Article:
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China Labels iPhone A Security Threat
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Thad Beier
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Thad Beier,
User Rank: Apprentice
7/11/2014 | 11:55:20 AM
Can't turn off GPS
The article implies that you can turn off the GPS on smartphones.  You can't actually do that, allegedly because 911 services need to know where the phone is.  Even if the GPS could be turned off, very accurate location data can be determined from cell-tower IDs and SSIDs from mapped WiFi hosts (and they're all mapped)

 
Kelly Jackson Higgins
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Kelly Jackson Higgins,
User Rank: Apprentice
7/11/2014 | 12:10:10 PM
Re: Can't turn off GPS
Maybe China should start building iPhones locally...Oh, wait. 
Thomas Claburn
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Thomas Claburn,
User Rank: Author
7/11/2014 | 3:54:16 PM
Re: Can't turn off GPS
Sounds like an opportunity to develop GPS spoofing technology or proxy system to conceal the phone endpoint.
nomii
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nomii,
User Rank: Ninja
7/20/2014 | 8:47:18 AM
Re: Can't turn off GPS
@Thomas are you sure work is not already being done on the subject. I think the features will be launched after its counter has already been made just to put hands on easy "HARD CASH".
Midnight
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Midnight,
User Rank: Guru
7/12/2014 | 5:55:12 PM
Positive note from this...
Back in the 90's there was the big argument about "opt-in" vs "opt-out" that the security and technical community were in agreement that "opt-out" was riddled with privacy abuse potential. (Time proved the potential was actually real as marketing even tried to hide opt-out check boxes. And some still make it confusing on purpose.)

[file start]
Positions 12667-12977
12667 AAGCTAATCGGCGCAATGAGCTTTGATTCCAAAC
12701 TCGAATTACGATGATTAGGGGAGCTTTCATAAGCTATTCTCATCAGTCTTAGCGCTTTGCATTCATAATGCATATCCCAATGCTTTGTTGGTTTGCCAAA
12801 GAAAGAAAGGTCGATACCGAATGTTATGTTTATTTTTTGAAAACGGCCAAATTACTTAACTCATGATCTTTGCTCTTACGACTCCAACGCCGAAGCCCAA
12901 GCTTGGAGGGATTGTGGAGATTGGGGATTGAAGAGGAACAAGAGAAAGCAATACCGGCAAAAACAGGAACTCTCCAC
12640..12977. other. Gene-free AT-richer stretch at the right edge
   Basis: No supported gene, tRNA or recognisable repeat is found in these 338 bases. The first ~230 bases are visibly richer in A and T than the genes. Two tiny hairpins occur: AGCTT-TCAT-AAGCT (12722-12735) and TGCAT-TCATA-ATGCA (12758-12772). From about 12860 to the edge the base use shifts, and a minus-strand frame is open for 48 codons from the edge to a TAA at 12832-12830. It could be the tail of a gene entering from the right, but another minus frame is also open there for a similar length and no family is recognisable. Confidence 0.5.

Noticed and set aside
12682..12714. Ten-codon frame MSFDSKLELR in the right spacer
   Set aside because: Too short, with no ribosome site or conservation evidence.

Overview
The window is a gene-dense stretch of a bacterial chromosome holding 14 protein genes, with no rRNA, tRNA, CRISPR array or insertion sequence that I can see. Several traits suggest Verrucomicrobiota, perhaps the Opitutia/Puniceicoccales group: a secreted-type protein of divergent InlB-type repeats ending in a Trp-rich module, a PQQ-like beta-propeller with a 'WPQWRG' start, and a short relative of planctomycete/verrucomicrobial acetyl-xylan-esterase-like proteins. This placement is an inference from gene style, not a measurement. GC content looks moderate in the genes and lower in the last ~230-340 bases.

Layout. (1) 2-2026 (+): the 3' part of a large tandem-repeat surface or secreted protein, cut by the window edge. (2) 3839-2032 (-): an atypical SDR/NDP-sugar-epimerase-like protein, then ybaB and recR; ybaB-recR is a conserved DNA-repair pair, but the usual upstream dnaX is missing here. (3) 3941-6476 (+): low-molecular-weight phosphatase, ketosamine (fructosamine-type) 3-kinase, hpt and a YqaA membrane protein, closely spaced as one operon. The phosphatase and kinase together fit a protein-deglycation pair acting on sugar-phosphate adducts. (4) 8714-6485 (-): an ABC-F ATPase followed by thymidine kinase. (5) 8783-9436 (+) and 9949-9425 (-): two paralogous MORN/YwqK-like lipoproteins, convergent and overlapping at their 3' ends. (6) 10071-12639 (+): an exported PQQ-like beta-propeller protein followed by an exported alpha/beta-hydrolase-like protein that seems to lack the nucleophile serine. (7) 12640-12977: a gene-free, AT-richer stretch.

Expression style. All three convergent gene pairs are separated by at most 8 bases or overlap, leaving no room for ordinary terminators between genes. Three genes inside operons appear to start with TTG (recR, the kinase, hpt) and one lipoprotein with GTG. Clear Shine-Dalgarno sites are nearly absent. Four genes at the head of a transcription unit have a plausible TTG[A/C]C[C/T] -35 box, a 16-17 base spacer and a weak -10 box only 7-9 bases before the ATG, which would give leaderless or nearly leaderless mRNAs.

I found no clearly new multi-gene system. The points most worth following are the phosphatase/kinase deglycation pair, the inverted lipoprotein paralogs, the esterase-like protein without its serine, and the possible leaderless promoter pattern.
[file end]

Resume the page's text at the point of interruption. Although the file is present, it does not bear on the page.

Now the discussion has moved to the mobile platforms. Many apps really don't need all of the permissions they require for install. The ability to granularly allow/deny these privileges at install does not currently exist. (Google, Apple, MS, Blackberry are you listening?)

The GPS & timestamping of photos also needs to be a clear option to enable/disable, as this feature has already been used in stalking and home robberies when the images have been shared on certain social media sites that did not strip the data. Consumers simply do not understand the value of their personal information and how it is used to build profiles defining patterns of behavior that is being (not just can be) exploited. So if takes China making noise to further the discussion, regardless of the actual motivation, I call it a good thing overall.

Here is a piece of conceptual IP I am making free to all vendors equally. Call it Personal Privacy Control Panel as a widget. Put the categories of all of the functionality features on the left and list on the right of who is using them with an enable/disable switch/button for each client app and a global on/off for the whole feature. (Like GPS/Service Location, GEO Tagging, Internet access, etc) Make it that simple and people will use it. If apps break because they suddenly can't show marketing ads, then it is up to the developers to write in a notice handler explaining why the app is disabled. People will either up to paid ad-free versions or at least be aware of what they are allowing access to. Tie the API for the panel into the business sandboxing scripting controls to facilitate business IT departments in meeting their requirements to secure devices with access to business resources and IP. Nice and modular. There, I put the concept and basic design out here in the public, use it and don't sue each other about it. This is too important core functionality-wise to block in any way.
progman2000
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progman2000,
User Rank: Ninja
7/20/2014 | 9:24:37 AM
Re: Positive note from this...
I don't know, at some point there has to be some personal responsibility in what you are posting on social media.  If you post a picture of yourself on vacation, you are broadcasting that you are not at home, whether the photo itself is geo tagged or not.  I agree that there has to be greater transparency with some of these technologies telling you what is and isn't tagged, but you can put up all the message boxes in the world warning the user and more often than not they will just click through it anyway...


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